The guitarist in the striped shirt in the background completes the picture. A video is go around it shows that Donald Trump approaches post-presidential life with less than, say, Jimmy Carter-ish equanimity. The clip shows him on a hotel kiosk, alleging dirty tricks in a six-month-old election, dressed as if a summons to resume his duties at the White House was not just possible but imminent.

Palm Beach’s Norma Desmond has at least two consolations. One, unlike the stranded fantasy in Sunset Boulevard, a return is possible. Betting exchanges promote it as a Republican candidate for the White House in 2024.

Second, while awaiting this restoration, he can see a gratifying number of his foreign policies still at work under a new president.

Trump had offered to withdraw US forces from Afghanistan by last Saturday. Joe Biden’s reform consisted of pushing back the date every four months. Trump has refused to scold Saudi Arabia for its role in the murder of an American resident journalist and in a cruel war in Yemen. Under Biden, the kingdom has nothing to do with the “pariah” he had promised to do so. Trump pulled the United States out of the Iranian nuclear pact. Biden’s rebirth has been slower and more conditional than most had expected.

In all three cases, the Trump line was seen as an unreasonable dereliction: proof that the United States is the absent owner of the world. In all three, Biden kept more than he threw aside. Continuity involves a mixture of bad judgment in the new president and underrated wisdom in old politics.

The examples don’t end there either. Biden hasn’t been over a bit of vaccine nationalism. It was only after criticism from his own side that he raised Trump’s ceiling. refugee admissions. Any connection with Cuba remains essentially theoretical. In Washington, a city that gave its name to a pro-trade consensus, Trump’s taste for self-sufficiency was briefly subversive. Biden is now in a position to offer a Buy american general removal purchasing scheme. The same bad argument for economic protection, a much nicer argument: Liberals need to find solace where they find it.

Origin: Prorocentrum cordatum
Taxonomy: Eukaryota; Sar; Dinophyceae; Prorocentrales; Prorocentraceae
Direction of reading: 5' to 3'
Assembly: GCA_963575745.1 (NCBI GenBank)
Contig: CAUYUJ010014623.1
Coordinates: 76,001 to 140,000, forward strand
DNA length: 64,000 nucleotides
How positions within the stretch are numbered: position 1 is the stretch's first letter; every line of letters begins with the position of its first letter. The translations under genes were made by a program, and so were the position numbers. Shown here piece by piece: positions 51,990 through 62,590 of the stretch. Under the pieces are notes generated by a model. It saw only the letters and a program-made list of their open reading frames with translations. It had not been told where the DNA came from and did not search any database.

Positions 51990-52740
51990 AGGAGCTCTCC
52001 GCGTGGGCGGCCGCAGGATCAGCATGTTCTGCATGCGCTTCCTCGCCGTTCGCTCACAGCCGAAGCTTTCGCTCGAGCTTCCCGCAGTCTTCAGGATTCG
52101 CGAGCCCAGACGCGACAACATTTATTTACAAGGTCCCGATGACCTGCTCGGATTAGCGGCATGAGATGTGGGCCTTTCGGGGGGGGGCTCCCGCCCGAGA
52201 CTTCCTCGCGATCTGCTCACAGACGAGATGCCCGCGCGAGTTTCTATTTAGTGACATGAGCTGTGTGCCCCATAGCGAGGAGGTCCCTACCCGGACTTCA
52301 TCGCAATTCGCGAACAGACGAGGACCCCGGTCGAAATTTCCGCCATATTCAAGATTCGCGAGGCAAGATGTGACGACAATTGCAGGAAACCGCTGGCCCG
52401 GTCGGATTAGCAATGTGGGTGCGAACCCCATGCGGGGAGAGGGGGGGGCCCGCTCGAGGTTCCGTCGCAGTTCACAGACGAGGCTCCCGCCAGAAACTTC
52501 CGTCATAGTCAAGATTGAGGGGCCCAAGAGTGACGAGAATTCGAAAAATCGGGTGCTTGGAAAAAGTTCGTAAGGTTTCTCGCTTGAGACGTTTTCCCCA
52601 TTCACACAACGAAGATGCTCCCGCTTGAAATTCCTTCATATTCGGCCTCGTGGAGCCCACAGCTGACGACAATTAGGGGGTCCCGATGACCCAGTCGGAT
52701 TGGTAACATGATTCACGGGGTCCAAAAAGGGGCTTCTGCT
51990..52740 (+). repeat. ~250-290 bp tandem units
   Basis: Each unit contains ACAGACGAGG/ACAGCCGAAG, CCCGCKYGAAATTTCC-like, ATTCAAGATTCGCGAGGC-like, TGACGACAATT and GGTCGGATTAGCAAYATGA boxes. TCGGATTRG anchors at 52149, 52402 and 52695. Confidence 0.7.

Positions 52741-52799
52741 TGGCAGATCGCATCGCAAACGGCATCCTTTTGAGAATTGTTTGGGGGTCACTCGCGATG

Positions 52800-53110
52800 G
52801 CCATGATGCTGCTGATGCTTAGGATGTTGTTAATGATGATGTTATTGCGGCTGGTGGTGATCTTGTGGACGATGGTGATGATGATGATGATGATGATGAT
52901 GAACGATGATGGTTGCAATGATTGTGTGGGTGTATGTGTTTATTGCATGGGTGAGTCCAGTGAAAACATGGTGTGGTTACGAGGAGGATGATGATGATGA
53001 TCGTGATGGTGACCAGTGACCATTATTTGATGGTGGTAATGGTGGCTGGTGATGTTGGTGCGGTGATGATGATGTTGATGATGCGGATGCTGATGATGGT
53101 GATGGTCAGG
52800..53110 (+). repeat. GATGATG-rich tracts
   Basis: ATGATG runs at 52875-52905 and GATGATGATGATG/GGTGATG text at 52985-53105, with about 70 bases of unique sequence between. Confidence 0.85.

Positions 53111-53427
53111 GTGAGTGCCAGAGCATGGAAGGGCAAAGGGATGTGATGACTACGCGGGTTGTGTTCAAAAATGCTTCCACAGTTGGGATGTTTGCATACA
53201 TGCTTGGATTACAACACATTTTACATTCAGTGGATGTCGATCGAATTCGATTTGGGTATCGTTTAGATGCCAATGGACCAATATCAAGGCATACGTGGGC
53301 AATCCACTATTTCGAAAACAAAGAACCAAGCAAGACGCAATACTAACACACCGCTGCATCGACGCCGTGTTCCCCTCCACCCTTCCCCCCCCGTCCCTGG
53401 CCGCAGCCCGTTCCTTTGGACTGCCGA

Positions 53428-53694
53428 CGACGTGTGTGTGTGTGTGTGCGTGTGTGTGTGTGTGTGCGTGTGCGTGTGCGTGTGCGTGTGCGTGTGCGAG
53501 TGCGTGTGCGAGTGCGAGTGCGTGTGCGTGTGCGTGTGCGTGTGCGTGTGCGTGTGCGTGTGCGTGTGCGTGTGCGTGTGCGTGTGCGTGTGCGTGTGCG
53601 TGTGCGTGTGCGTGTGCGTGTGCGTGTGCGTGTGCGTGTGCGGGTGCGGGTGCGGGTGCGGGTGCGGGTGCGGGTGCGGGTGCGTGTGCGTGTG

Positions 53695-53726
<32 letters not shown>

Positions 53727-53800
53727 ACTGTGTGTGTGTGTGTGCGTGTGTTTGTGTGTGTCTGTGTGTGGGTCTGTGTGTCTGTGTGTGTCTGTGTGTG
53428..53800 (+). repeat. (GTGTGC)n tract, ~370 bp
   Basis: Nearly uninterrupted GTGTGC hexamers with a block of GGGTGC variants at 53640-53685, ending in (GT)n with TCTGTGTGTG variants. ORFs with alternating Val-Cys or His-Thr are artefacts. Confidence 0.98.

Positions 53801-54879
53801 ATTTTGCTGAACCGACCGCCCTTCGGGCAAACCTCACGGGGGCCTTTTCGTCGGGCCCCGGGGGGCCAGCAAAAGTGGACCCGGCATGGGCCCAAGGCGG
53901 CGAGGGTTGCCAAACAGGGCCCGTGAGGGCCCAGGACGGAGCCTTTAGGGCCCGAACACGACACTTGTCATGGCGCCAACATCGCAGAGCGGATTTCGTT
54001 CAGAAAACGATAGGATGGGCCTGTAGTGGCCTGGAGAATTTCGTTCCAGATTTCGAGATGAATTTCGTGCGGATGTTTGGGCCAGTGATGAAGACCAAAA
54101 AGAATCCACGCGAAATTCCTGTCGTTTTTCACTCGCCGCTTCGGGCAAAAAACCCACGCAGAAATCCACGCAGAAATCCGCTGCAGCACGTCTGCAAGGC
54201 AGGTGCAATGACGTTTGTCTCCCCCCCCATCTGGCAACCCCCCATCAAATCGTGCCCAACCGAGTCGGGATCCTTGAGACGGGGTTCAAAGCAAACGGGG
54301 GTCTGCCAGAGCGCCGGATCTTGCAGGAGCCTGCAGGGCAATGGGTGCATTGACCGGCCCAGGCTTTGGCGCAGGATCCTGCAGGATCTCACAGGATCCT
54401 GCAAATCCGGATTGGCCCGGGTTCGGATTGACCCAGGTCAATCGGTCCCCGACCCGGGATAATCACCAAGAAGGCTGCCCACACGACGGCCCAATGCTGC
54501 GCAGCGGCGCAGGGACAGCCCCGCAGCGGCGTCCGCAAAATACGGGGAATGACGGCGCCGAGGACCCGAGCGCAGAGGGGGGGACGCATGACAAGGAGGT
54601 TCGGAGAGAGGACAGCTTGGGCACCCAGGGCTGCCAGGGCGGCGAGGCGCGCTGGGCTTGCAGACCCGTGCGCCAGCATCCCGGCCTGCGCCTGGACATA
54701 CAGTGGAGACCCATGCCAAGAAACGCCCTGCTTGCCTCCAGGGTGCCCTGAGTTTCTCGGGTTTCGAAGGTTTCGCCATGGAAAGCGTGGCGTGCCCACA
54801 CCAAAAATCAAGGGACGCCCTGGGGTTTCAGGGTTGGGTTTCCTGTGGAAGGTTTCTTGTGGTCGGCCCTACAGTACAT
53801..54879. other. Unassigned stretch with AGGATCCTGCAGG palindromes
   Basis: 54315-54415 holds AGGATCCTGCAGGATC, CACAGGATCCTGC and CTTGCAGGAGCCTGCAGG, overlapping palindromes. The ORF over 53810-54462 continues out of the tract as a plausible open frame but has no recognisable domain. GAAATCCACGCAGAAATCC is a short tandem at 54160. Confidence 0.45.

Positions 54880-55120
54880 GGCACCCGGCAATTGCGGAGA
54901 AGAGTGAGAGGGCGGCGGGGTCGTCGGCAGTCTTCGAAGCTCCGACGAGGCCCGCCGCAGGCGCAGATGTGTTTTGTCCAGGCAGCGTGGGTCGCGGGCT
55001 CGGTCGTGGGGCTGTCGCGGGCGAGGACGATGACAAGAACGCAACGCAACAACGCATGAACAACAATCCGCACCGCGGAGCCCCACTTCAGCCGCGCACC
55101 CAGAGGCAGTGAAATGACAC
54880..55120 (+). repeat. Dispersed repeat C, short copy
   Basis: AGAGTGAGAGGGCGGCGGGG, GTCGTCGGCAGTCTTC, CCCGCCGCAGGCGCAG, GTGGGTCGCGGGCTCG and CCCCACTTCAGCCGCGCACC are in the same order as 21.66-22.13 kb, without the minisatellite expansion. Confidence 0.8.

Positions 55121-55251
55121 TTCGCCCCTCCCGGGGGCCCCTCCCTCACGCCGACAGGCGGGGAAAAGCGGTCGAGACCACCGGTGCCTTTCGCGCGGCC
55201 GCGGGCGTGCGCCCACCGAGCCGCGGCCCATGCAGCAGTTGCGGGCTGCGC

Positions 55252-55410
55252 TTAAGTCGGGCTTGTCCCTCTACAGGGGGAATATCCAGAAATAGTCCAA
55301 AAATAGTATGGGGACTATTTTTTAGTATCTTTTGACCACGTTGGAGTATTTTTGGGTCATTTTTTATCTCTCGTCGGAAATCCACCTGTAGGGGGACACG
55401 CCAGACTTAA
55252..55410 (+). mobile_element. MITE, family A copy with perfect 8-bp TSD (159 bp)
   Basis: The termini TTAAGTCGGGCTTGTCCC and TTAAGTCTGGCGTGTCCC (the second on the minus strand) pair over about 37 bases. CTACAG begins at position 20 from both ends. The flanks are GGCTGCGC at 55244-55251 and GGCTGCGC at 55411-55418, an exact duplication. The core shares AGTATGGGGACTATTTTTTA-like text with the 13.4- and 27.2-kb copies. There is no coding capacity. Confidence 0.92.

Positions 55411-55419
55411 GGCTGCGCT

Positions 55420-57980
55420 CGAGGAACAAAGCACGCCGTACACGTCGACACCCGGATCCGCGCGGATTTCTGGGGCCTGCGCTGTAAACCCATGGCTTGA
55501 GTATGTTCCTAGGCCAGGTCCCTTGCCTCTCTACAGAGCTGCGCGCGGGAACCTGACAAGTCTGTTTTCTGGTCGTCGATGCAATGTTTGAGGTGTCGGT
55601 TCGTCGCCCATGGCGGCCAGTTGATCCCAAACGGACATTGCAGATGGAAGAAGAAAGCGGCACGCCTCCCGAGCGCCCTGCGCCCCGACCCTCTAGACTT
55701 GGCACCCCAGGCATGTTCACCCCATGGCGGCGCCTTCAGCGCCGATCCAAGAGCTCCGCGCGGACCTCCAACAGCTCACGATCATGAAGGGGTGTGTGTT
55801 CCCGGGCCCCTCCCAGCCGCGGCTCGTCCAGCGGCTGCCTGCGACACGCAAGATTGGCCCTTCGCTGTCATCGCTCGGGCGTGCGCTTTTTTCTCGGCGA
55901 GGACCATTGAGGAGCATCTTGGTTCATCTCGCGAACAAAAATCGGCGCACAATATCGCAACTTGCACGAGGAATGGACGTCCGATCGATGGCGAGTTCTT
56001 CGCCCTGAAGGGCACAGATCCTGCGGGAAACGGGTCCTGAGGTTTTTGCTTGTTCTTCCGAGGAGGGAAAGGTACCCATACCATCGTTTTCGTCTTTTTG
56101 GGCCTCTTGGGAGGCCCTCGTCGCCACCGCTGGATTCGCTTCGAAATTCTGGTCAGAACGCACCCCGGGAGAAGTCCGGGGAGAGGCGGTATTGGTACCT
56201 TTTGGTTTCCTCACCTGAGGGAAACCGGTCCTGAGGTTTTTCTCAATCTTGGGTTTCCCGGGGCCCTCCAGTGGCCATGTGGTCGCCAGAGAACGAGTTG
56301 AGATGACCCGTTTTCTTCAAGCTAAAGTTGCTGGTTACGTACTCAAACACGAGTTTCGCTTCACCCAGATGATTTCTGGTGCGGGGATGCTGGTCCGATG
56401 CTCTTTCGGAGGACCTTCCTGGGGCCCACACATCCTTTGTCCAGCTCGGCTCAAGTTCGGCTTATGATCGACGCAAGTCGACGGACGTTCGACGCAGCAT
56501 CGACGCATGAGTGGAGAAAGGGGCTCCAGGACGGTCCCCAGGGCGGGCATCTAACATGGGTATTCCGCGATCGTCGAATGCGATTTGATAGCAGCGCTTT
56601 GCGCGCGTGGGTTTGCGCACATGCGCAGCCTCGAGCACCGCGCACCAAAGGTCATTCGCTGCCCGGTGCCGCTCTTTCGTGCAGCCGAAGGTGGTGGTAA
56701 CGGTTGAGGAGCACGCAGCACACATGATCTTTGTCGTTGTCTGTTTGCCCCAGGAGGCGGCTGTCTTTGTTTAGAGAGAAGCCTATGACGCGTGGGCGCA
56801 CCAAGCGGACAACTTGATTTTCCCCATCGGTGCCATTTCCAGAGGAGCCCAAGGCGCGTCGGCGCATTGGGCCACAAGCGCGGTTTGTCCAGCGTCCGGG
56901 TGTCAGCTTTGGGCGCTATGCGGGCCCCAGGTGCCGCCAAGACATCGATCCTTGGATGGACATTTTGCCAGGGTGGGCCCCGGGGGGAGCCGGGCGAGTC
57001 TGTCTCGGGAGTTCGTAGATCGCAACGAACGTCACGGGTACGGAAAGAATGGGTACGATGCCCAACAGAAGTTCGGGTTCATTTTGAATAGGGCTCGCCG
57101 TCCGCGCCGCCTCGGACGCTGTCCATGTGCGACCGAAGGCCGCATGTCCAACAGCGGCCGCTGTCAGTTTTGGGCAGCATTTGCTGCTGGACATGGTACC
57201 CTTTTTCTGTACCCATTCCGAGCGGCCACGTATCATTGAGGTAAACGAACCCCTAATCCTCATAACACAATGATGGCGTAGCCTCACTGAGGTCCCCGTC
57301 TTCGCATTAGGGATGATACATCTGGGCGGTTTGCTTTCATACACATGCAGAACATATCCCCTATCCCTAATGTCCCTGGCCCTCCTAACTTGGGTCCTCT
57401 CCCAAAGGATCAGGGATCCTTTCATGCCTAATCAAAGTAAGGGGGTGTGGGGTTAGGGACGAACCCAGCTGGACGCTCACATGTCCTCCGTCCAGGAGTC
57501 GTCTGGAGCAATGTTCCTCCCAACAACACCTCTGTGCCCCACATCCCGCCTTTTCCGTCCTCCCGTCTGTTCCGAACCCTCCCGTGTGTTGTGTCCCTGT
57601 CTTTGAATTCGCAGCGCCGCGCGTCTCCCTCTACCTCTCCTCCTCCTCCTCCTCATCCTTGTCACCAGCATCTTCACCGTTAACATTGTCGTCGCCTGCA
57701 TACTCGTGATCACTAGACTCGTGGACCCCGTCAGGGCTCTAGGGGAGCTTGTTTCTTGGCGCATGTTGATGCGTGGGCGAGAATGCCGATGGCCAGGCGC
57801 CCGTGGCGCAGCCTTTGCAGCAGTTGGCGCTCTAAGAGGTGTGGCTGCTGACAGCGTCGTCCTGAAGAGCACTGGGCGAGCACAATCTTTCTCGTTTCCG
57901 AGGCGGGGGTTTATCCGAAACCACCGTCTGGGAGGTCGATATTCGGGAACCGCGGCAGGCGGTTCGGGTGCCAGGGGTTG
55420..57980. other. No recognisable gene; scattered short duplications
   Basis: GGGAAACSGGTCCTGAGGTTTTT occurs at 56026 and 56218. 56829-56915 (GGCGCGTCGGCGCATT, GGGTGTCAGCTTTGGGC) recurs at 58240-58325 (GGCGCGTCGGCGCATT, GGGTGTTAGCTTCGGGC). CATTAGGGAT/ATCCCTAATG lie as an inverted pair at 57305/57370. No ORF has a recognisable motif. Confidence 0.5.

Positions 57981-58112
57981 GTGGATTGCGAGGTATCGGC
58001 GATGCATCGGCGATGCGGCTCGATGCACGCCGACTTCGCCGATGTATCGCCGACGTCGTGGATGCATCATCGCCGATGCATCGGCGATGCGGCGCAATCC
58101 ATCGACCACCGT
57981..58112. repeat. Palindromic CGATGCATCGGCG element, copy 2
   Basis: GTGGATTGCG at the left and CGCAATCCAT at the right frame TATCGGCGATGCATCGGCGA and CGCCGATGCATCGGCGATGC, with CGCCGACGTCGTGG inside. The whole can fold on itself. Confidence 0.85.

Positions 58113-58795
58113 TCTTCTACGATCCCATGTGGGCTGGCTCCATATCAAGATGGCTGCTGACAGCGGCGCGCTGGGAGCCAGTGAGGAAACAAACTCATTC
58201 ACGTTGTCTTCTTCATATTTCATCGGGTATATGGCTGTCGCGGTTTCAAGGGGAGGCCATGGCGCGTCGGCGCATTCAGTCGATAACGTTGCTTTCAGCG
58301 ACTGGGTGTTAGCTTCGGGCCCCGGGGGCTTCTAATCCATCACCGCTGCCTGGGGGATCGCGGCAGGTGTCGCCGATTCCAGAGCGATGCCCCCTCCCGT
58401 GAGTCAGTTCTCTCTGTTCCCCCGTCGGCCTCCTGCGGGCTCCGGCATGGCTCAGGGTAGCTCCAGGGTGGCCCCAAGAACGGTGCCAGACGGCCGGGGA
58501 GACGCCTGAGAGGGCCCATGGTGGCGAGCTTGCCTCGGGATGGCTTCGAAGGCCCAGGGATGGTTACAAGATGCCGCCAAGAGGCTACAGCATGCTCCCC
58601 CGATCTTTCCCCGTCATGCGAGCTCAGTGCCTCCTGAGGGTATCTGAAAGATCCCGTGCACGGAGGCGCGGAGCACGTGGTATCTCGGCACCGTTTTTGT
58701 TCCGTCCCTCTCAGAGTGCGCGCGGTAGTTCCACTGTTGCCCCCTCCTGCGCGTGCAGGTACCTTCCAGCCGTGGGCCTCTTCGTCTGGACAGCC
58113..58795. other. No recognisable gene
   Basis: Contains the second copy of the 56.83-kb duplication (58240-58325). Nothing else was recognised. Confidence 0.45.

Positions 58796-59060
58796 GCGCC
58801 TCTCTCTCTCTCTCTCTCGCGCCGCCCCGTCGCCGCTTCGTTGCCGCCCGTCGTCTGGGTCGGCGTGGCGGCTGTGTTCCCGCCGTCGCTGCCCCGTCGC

And none of this touches on the bilateral relationship of the century. By Biden posture vis-à-vis China is more true for Trump than for Barack Obama, and by a margin which must render the awkwardness in the catch-up sessions of the former boss and his deputy. The prices are still there. The two marines still do shadow boxing.

Biden’s grievances with China have a moral, or at least a philosophical dimension: Trump, at his most anti-Beijing, didn’t care about his authoritarianism. But it involves more, not less, roads to a military confrontation under Biden. In his speech to Congress Last week, he compared the American presence in the “Indo-Pacific” to what “we are doing at NATO in Europe”. Allusions to the Cold War have shifted from the columnist’s trope to how the incumbent president views the other superpower. Hopes for a post-Trump detente now rest on – what? – Biden’s vague openness to cooperation in areas of mutual interest.

Trump’s grip on his successor’s worldview is not complete. Biden is likely to never do something deeper than virtually His first: re-sign the Paris climate agreement. It is catering assistance to the Palestinians (but not to the Israeli Embassy from Jerusalem to Tel Aviv). His tonal warmth towards his familiar allies, Nato and the very idea of ​​internationalism is welcome, insofar as everything that is tonic matters.

It was natural, however, to expect more starting points. Foreign affairs is where a president is truly as powerful as the outward greatness of the post suggests. Congress is a complication, not a Bermuda Triangle for the best plans. If Biden wanted a clean break with the nationalism of the previous four years, he could be much further along with this project. No doubt its slowness owes something to the often disastrous fear of Democrats of being perceived as soft. (Remember which part started and escalated the Vietnam War.) But the rest is genuine hardening of views to the center-left in recent years. For a single-term president, Trump has changed the way the United States thinks about the world in astonishing ways. It is up to this world to live with the effects.

This is another reason to retain the idea that we are witnessing a Presidency of Mount Rushmore. Really important American leaders have tended to transform foreign policy. Judged by his early work, Biden simply longs to adjust it. In the snatches the world now sees of him, his predecessor radiates a tragicomic lack of relevance. In the highest affairs of the state, he remains unmistakable.

janan.ganesh@ft.com



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